kim landed on her feet -- within two weeks she had landed a job as director of nursing at a nursing home -- higher salary, better hours.

    if you don't want to contribute, for any reason -- and yours seems perfectly valid to me -- don't. and don't feel bad about it, either.
  11. by   KIAN
    I wouldn't give anything. I would have tried to get along when we first worked together and when that failed I would move on. Then when she left I would feel my contribution was trying to work with at the beginning. No guilt.
    Last edit by KIAN on Dec 20, '06 : Reason: spelling
  12. by   SmilingBluEyes
    I like the idea of picking a charity of your choosing. You can even make a donation in her name, if you choose.
  13. by   UM Review RN
    Some people can be forgiven--from a distance.

    If you gave to this person, would you be giving to salve your conscience or solve her problem?

    I would advise you not to contribute unless you truly were able to forgive this person.

    Believe me, being able to forgive her would be the better gift.
  14. by   GingerSue
    this is what I have considered in these kinds of situations

    it's usually a good idea to give something, even if it's small amount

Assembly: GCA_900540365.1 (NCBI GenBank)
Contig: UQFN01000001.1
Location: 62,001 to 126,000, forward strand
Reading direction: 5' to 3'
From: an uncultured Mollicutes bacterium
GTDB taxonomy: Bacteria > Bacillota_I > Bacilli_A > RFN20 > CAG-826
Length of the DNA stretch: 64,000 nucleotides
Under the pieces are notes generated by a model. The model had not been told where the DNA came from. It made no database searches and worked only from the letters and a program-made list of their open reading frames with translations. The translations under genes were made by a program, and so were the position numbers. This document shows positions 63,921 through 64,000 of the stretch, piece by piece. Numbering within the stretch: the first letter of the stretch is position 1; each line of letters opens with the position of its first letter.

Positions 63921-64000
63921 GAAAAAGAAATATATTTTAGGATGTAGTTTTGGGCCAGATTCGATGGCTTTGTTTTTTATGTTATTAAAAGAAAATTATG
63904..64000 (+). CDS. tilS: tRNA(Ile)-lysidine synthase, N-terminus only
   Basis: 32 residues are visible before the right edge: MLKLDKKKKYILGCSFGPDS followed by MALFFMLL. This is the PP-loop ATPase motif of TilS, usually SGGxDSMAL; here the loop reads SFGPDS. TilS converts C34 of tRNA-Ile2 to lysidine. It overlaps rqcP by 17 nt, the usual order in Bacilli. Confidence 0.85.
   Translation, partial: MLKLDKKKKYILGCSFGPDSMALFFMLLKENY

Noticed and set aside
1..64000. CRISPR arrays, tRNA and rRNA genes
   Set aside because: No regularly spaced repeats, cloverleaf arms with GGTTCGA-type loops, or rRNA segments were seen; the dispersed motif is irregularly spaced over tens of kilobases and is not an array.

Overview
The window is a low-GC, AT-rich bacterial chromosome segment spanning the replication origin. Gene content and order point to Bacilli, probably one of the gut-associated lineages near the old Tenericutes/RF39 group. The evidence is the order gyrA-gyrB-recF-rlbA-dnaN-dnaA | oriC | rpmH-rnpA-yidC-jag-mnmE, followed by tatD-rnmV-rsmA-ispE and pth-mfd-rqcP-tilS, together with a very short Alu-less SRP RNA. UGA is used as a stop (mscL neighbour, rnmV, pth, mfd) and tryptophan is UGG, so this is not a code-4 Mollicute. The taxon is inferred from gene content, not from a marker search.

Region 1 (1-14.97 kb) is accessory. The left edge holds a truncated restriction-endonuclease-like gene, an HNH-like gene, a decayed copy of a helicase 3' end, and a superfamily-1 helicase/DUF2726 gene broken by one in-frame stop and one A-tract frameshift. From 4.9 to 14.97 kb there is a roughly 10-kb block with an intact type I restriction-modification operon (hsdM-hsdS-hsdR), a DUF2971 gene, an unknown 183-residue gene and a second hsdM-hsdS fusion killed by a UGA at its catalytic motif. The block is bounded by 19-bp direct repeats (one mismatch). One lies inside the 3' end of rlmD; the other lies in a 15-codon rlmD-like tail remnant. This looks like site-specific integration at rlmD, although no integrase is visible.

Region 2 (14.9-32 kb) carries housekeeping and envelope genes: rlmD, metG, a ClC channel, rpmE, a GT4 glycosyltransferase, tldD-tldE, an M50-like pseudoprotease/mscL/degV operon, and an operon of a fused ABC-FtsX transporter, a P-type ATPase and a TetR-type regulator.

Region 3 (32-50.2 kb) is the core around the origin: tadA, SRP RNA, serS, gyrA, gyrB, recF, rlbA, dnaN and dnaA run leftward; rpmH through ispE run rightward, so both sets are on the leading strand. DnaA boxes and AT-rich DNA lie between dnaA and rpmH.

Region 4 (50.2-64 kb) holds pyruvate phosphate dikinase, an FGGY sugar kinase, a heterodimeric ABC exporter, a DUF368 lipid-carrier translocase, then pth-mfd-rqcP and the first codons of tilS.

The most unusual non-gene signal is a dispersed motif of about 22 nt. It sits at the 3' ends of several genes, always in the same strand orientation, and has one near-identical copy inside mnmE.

because your co-workers will notice if you don't give anything, and that might set you apart
    your employer might notice, and this will reflect on how they perceive you

    even when it's someone who you don't particularly like, when it is a group thing - you have to decide if you want to be part of the group or not

    (thoughtful incident - a person who was nasty to me, for no reason, other than - general nastiness, donated when I approached him for a cause, and even offered to help me when I had trouble with my car - so you see - even these nasty ones will shine - sometimes)

    sometimes, though, a person really can't afford to donate, and when that is your experience, then you can say to yourself the reality of your own situation is such that you simply cannot